• Kelp / Seaweed (found in the Asian aisle of the health food store)
  • Onions
  • Artichokes
  • Pineapple

Selenium

Selenium deficiency is a major factor in thyroid disorders. It maintains production of various thyroid hormones produced in the thyroid gland.

  • Pasture-raised eggs
  • Shellfish
  • Mushrooms
  • Garlic
  • Sunflower Seeds
  • Brazil Nuts

Essential Fatty Acids – Omega 3s

  • Fish Oil
  • Dark leafy greens
  • Flaxseed
  • Chia seeds

Coconut Butter and Coconut Oil

Raw saturated fat that contains essential fatty acids that promote thyroid health. The fat in these foods is quickly converted to energy, which helps regulate thyroid function. This is why coconut oil and coconut butter can help you lose weight because they contain the good fats that help you burn the bad fats.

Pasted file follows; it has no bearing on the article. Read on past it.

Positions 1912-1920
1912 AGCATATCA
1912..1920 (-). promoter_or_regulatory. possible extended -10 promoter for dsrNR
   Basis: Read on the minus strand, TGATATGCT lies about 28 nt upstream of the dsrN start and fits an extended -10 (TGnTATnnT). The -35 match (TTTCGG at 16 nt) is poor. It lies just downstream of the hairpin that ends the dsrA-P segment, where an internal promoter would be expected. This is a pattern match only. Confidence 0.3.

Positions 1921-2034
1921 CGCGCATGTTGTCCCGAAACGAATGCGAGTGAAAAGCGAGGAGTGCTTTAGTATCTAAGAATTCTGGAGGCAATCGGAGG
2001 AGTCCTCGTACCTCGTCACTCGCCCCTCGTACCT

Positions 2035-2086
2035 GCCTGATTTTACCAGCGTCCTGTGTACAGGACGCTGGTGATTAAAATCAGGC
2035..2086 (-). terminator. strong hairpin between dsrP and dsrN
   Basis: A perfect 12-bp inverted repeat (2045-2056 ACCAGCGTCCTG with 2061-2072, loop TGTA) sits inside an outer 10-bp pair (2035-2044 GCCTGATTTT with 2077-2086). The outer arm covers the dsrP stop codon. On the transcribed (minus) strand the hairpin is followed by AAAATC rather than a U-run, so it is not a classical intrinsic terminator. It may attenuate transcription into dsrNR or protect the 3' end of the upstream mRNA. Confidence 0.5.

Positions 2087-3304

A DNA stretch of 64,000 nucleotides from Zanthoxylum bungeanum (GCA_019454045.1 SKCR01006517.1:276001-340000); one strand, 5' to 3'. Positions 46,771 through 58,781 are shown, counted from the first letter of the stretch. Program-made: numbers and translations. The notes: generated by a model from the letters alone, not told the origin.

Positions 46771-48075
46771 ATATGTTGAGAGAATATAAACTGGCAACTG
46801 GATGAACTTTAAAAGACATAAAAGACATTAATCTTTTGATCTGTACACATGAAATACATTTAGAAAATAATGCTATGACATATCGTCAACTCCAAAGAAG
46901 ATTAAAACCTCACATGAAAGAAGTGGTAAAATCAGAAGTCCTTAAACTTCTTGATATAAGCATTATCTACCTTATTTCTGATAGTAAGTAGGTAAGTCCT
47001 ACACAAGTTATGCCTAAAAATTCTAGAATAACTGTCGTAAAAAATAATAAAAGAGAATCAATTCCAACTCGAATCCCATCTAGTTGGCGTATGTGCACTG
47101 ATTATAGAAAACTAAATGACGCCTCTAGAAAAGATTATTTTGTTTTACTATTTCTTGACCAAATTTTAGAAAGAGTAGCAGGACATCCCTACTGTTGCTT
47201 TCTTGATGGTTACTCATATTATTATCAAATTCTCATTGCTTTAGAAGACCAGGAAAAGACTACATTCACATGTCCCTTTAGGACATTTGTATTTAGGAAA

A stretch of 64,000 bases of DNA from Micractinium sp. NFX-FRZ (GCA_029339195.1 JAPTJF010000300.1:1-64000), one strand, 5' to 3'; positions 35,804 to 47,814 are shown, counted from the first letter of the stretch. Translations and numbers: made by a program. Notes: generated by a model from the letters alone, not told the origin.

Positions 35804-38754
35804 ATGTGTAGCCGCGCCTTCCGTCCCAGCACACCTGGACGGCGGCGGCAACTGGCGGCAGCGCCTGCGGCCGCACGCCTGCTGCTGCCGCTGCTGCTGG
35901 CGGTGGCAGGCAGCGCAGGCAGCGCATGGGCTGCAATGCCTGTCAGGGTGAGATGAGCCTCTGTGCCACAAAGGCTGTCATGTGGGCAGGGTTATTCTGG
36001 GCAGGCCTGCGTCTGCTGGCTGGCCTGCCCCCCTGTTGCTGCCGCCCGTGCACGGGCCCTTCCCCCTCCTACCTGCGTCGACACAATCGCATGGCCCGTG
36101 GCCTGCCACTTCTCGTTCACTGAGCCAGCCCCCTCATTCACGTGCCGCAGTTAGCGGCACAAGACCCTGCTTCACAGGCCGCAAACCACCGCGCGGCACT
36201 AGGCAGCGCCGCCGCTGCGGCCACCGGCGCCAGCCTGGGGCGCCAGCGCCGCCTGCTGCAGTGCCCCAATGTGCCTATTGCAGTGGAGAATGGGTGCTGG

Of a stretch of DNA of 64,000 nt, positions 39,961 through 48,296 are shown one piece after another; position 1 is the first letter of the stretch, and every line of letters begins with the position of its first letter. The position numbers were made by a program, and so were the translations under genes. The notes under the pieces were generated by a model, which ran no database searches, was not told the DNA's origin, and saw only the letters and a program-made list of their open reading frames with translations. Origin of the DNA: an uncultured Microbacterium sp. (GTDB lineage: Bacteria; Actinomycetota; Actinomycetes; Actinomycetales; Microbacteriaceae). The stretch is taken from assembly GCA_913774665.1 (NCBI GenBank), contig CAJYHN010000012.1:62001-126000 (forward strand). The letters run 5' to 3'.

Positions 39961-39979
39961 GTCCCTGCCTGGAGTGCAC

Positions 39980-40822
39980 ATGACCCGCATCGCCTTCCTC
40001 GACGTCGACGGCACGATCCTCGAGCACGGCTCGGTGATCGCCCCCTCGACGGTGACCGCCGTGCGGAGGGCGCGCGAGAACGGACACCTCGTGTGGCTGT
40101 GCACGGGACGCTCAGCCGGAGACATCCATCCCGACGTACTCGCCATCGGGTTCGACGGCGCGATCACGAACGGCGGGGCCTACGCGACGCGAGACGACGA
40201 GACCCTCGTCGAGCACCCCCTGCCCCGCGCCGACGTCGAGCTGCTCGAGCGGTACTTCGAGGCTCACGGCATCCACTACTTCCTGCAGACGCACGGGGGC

Copper and Iron Rich Foods

  • Cashews
  • Organ Meats
  • Oysters
  • Red meat
  • Beans
  • Leafy Greens

Food can be medicine or the slowest form of poison. Adding these five food groups in will give you thyroid the essential nutrients it needs to thrive and that translates for you to mental clarity, perfect digestion, a balanced weight, and abundant energy!

For anyone interested in reading more about thyroid health – the best book on the subject is “Solved: The Riddle of Illness” by Stephen Langer MD.

Justine Laidlaw
About me